From the point of view of design, after the first experiments Gismondi and Mazza recruit the most important names in the Italian scenario: Gio Ponti, BBPR, Livio Castiglioni, Gianfranco Frattini... And the awards immediately arrive, including the first Compasso d'oro in 1967 for the Eclipse by Vico Magistretti. The exploration of the world of plastic furniture is also in the late 60s (and, as is now obvious for Artemide, innovation, just think that the Selene by Magistretti, from 1969, was the first chair printed in one piece unique produced in Italy). Even from the point of view of industrial production, Gismondi wastes no time and in 1972, in Pregnana Milanese, he created an avant-garde factory. “Because we actually make lamps,” he used to say, reiterating the Research and Development differential that has always represented the strength of his company together with design (investment in R&D is 5% per year).
“Ours is applied research”, Ernesto Gismondi loved to repeat. “The patents range from mechanics to optoelectronics. At Artemide we have experienced firsthand all the great changes in technology: we have passed from the electrical realm to the field of electronics, lamps have become intelligent and now they do many things, in addition to giving light. Photonics brings signals, data, creates security and a company that deals with light must understand how to make the most of these new opportunities”.
Suffice it to say that since the 90s Artemide, with the Metamorphosi's project, has been working first with colored light and then with the color temperatures of white, studying its psychological and physiological impact. “Thanks to LEDs, we are now able to reproduce all the colors of the visible spectrum and restore the vision of all the wavelengths generated by natural sunlight. This means that anyone is free to change their scenarios and create the optimal situation for their well-being”.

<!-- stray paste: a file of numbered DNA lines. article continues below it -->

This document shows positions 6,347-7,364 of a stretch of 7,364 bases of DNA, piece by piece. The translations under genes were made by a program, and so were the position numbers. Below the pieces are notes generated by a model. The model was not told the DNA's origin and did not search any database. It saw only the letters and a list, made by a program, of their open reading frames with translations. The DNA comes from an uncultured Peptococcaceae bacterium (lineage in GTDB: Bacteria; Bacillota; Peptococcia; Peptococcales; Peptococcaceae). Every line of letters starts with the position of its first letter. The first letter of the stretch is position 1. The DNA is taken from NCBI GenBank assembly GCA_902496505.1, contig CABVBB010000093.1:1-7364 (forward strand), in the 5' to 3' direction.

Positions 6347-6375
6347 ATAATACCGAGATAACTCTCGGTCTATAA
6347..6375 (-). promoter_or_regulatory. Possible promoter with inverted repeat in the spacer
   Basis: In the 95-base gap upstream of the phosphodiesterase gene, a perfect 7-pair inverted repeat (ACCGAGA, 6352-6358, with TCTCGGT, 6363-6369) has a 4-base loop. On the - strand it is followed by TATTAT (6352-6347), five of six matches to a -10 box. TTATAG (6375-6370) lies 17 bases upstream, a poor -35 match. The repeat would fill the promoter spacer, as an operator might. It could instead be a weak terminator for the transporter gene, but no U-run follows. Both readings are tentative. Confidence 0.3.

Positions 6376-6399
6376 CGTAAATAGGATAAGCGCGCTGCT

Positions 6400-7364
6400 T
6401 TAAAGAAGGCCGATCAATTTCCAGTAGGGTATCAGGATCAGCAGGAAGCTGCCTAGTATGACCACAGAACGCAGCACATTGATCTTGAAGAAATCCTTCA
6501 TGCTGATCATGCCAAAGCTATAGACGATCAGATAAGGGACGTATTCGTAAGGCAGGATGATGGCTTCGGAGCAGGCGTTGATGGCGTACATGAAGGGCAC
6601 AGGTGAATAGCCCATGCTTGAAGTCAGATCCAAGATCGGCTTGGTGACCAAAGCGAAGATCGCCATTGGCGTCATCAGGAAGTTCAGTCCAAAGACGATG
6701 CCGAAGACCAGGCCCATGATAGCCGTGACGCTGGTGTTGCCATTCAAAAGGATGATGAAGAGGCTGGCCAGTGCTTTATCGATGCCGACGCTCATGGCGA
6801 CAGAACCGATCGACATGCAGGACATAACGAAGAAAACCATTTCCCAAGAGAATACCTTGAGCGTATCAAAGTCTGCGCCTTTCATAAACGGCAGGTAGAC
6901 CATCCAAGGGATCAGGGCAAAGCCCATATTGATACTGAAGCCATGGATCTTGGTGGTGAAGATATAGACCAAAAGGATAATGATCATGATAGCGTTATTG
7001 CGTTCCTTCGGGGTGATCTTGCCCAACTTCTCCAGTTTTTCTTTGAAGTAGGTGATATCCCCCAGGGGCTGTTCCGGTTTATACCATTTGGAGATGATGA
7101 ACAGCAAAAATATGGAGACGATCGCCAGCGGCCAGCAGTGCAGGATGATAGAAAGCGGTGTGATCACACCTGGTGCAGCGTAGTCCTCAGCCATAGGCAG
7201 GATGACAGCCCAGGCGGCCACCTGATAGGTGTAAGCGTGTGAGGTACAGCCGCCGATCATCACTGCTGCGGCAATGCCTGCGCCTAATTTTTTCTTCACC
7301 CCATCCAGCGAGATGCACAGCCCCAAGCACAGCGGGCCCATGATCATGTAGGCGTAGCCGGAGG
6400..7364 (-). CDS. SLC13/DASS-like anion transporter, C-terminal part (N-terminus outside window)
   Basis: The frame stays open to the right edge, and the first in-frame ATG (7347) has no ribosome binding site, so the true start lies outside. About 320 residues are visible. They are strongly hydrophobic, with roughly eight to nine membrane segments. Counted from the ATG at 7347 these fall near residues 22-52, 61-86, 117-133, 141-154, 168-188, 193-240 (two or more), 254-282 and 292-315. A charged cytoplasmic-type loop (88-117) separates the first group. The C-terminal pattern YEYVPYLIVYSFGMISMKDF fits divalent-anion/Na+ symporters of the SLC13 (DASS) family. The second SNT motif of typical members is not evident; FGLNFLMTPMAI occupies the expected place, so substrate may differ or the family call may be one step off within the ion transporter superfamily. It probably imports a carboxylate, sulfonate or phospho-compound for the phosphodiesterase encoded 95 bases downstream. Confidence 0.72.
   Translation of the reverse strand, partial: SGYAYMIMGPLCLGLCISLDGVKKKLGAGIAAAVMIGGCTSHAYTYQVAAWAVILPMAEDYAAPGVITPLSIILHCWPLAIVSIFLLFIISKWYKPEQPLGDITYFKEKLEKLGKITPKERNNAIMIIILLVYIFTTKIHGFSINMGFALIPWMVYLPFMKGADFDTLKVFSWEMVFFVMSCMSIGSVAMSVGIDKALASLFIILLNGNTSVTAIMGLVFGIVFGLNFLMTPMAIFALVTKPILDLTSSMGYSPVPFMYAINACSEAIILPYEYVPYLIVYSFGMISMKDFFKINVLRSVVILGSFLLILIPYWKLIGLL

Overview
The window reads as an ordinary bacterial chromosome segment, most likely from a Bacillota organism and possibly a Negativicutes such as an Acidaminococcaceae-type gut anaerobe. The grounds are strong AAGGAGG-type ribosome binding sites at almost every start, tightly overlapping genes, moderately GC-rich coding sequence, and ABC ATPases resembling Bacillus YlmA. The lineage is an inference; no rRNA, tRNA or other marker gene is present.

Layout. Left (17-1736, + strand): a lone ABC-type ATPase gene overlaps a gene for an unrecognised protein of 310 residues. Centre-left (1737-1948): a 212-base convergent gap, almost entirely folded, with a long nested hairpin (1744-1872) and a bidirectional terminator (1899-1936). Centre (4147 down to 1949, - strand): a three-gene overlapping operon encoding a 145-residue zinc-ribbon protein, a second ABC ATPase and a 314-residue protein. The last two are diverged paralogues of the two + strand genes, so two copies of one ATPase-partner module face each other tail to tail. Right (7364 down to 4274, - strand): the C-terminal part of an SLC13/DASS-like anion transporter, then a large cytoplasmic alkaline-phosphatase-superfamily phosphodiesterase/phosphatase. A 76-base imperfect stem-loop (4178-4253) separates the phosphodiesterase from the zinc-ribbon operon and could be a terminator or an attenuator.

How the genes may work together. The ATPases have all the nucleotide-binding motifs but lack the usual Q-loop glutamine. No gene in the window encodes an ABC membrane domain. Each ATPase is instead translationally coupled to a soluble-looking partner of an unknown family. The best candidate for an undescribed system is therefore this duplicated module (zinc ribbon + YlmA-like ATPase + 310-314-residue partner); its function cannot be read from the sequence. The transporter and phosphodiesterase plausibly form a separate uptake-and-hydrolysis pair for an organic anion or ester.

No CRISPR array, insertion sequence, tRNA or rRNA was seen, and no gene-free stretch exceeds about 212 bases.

It is an approach that has always placed technology and design at the service of mankind and which is also found in the latest creation by Ernesto Gismondi, Discovery (Compasso d'Oro 2018), a lamp that is the perimeter of a primary geometric shape in metal (circle, square, rectangle) but which, when switched on, emits light inside (thanks to the presence of optical fibers). “Discovery is the perfect synthesis of Artemide's values, knowledge, innovative research and know-how,” said the engineer. “Because it is a project in line with the needs of architects (it frames perspectives, shapes spaces through the play of voids and solids, creates scenographies with different color options). But the light it emanates is punctual, healthy and functional: the precision of the controls allows a balancing of the flows with respect to the emitting surface which guarantees perfect visual comfort, in line with the UGR standards for workplaces in any installation position " . Quality of light and a new relationship with the object that diffuses it, therefore. “This is the direction we have taken and still keep in Artemide, in line with our Human Light claim. Without ever stopping. Because whoever stops – whoever stops being curious and passionate about research and innovation to the point of being willing to invest constantly – is lost. It was true in 1959 and it is even more so today”.
Have a nice trip, engineer.
Cover photo: portrait of Ernesto Gismondi and Carlotta de Bevilacqua, respectively president and vice president of Artemide. Ph. Pierpaolo Ferrari.